Locke wasted no time and began working. At first he was thinking about simply paging through the literature, trying to catalog a set of genes and then looking for those same genes in the c-elegans to compile a big list. However, that’s when Locke discovered how unorganized everything was. Upon telling Caldwell of this problem, the project shifted focus and CarpeDB emerged.
CarpeDB Exceeds Expectations
Locke and Caldwell had no idea how comprehensive and popular their new undertaking, CarpeDB, would become in such a short amount of time.
“[With CarpeDB] we were hoping to fill a void in the epilepsy community,” said Caldwell in an article published on the University of Alabama’s Web site. “You can get all of this information from a variety of places, but not from one single source. It’s an interactive resource, meaning there’s a way for scientists and doctors to submit new data on genes they may have identified or new papers they may have published.”
Noting that it’s relatively new and “not Google or anything,” Locke takes pride knowing the site is already being accessed more than a few dozen times per day from around the world. Considering how many people are doing epilepsy research, Locke says this number is “pretty good.”
The reason for CarpeDB’s near-overnight popularity can probably be explained by its recognition in Science, as well as Locke’s two visits to the annual American Epilepsy Society meeting. AES meetings bring together some of the world’s top neurologists.
“I’ve gotten wonderful feedback from those at the American Epilepsy Society meetings, as well as from my mentors – particularly Guy Caldwell,” Locke said. “People are really into it, and so long as people are using it I’m going to continue working on it. And by the time I’m ready to leave the university, I’m going to make sure that there’s another individual that will continue updating CarpeDB and continuing to make it a very useful resource for the epilepsy community and researchers.”
But, of course, Locke isn’t planning on leaving Alabama anytime soon – a fact that Caldwell is quite pleased to reiterate.
“Cody has taken [CarpeDB] to a higher level than I thought possible,” Caldwell said in an article published on the University of Alabama’s Web site. “It speaks to his thirst for knowledge and to his maturity, as a young scientist, to want to learn as much as possible about the field he’s working on. What’s more exciting, he wants to maintain it, and he wants to stay involved with it as he continues on to graduate school.”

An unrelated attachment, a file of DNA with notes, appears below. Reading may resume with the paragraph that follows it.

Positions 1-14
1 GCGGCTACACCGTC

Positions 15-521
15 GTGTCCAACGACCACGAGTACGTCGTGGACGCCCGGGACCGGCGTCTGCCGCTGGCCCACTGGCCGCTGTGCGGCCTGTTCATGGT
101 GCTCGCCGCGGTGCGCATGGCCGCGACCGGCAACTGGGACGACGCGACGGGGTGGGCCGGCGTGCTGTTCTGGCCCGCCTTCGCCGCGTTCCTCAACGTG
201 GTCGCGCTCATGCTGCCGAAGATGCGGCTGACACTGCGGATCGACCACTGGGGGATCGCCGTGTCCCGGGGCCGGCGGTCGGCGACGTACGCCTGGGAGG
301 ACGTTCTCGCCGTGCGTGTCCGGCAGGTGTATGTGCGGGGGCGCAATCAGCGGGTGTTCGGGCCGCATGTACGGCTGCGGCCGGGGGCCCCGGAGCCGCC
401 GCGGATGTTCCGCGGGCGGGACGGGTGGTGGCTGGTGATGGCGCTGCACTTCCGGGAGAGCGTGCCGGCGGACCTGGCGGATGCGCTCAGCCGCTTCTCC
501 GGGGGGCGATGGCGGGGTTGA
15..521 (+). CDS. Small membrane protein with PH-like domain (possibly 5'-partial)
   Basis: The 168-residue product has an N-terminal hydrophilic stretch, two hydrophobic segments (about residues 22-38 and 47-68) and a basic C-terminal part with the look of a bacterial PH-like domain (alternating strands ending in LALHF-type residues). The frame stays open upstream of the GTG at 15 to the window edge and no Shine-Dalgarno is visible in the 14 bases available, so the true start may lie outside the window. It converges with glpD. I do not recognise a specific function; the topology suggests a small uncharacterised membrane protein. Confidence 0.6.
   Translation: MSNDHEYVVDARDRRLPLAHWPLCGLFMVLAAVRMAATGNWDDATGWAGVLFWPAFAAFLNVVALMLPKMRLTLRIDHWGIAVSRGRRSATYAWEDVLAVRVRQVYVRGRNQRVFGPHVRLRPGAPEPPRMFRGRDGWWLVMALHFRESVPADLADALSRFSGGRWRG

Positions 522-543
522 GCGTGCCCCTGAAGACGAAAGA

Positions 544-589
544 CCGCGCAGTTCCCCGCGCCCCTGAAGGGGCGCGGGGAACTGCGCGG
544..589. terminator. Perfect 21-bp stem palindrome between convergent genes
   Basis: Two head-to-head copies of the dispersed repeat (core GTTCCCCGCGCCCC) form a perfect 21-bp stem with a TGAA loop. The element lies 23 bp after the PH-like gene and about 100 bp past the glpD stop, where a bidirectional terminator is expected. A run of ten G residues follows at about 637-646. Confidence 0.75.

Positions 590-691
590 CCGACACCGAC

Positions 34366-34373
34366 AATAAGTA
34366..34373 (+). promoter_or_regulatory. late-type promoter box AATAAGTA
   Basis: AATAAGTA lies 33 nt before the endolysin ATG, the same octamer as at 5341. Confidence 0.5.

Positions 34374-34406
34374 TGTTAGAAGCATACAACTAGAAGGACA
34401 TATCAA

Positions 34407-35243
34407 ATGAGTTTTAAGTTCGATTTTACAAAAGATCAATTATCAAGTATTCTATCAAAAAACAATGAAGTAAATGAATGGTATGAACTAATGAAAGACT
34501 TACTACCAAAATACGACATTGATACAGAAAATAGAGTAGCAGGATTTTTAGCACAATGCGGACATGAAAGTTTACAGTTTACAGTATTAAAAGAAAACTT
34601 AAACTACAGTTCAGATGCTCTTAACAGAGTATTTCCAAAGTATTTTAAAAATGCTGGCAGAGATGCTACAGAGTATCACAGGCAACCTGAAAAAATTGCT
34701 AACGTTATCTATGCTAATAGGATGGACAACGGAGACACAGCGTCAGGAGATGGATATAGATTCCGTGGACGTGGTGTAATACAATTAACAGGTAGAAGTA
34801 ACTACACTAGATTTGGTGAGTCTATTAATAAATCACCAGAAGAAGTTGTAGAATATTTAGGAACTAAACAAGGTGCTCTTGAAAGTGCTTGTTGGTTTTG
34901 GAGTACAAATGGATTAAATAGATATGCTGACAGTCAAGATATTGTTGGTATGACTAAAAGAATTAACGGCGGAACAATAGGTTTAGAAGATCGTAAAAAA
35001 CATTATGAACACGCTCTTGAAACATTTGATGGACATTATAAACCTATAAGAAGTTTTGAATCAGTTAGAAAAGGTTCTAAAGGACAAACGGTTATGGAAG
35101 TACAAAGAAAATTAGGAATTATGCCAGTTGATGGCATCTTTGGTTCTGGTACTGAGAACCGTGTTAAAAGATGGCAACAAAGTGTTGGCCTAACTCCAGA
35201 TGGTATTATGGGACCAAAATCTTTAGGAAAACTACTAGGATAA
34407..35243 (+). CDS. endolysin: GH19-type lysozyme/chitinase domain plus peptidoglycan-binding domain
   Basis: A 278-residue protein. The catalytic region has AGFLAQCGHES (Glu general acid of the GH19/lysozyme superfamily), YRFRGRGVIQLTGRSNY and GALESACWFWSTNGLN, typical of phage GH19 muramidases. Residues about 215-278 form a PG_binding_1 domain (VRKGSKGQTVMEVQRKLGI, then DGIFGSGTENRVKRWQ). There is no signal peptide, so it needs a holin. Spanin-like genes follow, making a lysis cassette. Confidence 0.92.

A Diamond in the Rough
With such impressive accomplishments already attached to his name, questions as to his pedigree are on the tips of every tongue. His parents, Mickey and Patsy, must be scientists with multiple advanced degrees, right?
Wrong. Shockingly, Locke is the first member of his family to attend college.
“My parents are very supportive,” Locke said. “I think they’re both very intelligent people, they just didn’t have the kind of opportunities to go to college like I had.”
Locke’s intelligence is just as big a mystery to his parents. His mother says she continuously asks where his aptitude for science comes from, but he just shrugs and says, “I’m just wired differently.”
And also according to him, he’s been demonstrating a knack for science since early childhood. As a kid he remembers studying the behaviors of flies and other animals. Then, as a junior in high school, he recalls starting to read “lay-person” science journals, like Scientific American and Discover. It’s those magazines he credits for opening his mind to what the big questions are in science.
Currently, the big question in his opinion is, “How can we better treat or maybe even cure epilepsy?” Count on him working hard to figure it out, too, because he’s not abandoning the epilepsy research field anytime soon.
“I haven’t yet begun to understand all there is to know about epilepsy. I have a basic knowledge, but I’m still learning,” Locke said. “I really do want to stick with this for a number of years, if not for an entire career.”